## Control System Design: An Introduction to State-Space MethodsAddressed not only to students but also to professional engineers and scientists, this volume introduces state-space methods for direct applications to control system design, in addition to providing background for reading the periodical literature. Its presentation, therefore, is suitable both for those who require methods for achieving results and those more interested in using results than in proving them. Topics include feedback control; state-space representation of dynamic systems and dynamics of linear systems; frequency-domain analysis; controllability and observability; and shaping the dynamic response. Additional subjects encompass linear observers; compensator design by the separation principle; linear, quadratic optimum control; random processes; and Kalman filters. Concrete examples of how state-space methods can be used to advantage in several representative applications are woven into the fabric of the text and the homework problems. Many of the models are drawn from aerospace and inertial instrumentation; other examples are derived from chemical process control, maritime operations, robotics, and energy systems. |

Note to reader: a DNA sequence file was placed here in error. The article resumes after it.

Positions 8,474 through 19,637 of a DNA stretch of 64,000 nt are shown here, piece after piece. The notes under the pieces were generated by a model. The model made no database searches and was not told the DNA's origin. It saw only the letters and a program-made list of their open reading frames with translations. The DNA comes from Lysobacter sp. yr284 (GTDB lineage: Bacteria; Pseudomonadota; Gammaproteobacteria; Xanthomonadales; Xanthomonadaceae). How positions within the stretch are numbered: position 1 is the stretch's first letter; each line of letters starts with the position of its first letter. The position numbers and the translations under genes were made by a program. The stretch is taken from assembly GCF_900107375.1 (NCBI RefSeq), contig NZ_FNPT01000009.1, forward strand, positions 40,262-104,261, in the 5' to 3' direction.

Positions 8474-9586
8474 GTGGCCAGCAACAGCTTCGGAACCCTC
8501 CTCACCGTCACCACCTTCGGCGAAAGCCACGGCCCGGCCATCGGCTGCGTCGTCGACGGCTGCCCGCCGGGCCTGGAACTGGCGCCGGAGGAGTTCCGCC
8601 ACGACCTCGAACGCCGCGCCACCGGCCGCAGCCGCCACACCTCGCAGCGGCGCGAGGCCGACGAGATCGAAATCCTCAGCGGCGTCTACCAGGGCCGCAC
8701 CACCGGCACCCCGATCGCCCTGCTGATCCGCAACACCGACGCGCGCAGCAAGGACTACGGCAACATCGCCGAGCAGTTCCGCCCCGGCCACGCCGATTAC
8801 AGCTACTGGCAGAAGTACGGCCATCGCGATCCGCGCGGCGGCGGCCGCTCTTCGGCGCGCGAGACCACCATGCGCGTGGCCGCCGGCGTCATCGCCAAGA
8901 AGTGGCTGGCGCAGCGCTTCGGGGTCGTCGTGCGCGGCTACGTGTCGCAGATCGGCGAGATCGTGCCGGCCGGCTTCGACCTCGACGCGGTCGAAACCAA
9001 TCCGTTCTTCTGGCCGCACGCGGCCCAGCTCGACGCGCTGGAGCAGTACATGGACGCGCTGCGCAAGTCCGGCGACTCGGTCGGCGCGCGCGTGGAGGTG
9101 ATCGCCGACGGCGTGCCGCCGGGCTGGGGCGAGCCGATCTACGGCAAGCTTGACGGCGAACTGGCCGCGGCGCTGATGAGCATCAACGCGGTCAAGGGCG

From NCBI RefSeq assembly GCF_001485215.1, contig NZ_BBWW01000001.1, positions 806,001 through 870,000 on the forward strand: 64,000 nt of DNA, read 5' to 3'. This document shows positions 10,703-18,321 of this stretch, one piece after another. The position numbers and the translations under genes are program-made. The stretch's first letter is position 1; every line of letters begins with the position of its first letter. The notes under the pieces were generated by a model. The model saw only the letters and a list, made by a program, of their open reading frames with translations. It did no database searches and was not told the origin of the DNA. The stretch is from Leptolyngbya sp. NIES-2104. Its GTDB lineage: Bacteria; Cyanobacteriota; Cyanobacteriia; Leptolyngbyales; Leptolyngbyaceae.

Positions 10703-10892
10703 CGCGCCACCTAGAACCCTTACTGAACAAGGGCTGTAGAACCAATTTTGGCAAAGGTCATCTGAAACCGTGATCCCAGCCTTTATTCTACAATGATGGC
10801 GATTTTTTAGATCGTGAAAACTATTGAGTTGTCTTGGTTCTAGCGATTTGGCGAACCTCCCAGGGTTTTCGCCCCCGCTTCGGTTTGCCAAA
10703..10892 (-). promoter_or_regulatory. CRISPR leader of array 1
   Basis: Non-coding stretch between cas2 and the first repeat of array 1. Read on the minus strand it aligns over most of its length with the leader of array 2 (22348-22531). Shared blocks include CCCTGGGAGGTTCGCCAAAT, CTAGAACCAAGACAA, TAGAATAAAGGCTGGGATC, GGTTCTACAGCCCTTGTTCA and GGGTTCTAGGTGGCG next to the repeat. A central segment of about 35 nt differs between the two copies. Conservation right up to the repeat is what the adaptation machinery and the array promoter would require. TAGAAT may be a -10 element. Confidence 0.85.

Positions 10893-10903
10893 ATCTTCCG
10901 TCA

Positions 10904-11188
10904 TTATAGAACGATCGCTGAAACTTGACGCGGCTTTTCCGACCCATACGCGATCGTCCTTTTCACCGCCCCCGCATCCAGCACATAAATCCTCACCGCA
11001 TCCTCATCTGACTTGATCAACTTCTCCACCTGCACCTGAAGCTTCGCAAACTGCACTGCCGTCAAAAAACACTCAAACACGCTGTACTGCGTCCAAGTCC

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Control System Design: An Introduction to State-Space Methods Bernard Friedland Limited preview - 2005 |

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acceleration aircraft algorithm angular velocity asymptotically stable autopilot behavior block diagram Chap characteristic equation characteristic polynomial closed-loop poles closed-loop system coefficients companion form compensator constant control gains control input control law control system design control theory corresponding covariance matrix defined density matrix determined differential equations distillation column Doyle-Stein dynamics matrix eigenvalues estimate Example exogenous Figure frequency frequency-domain full-state feedback gain margin gain matrix given gyro hence imaginary axis inertial integral inverse inverted pendulum Kalman filter Kalman filter gains Laplace transform linear system loop matrix G measured missile nonsingular Note obtained output parameters plot position Prob problem random process reduced-order observer result return difference Riccati equation right half-plane root locus scalar sensor shown in Fig solution state-space methods subsystem temperature time-invariant system transfer function transition matrix unstable variables vector white noise Wiener process zero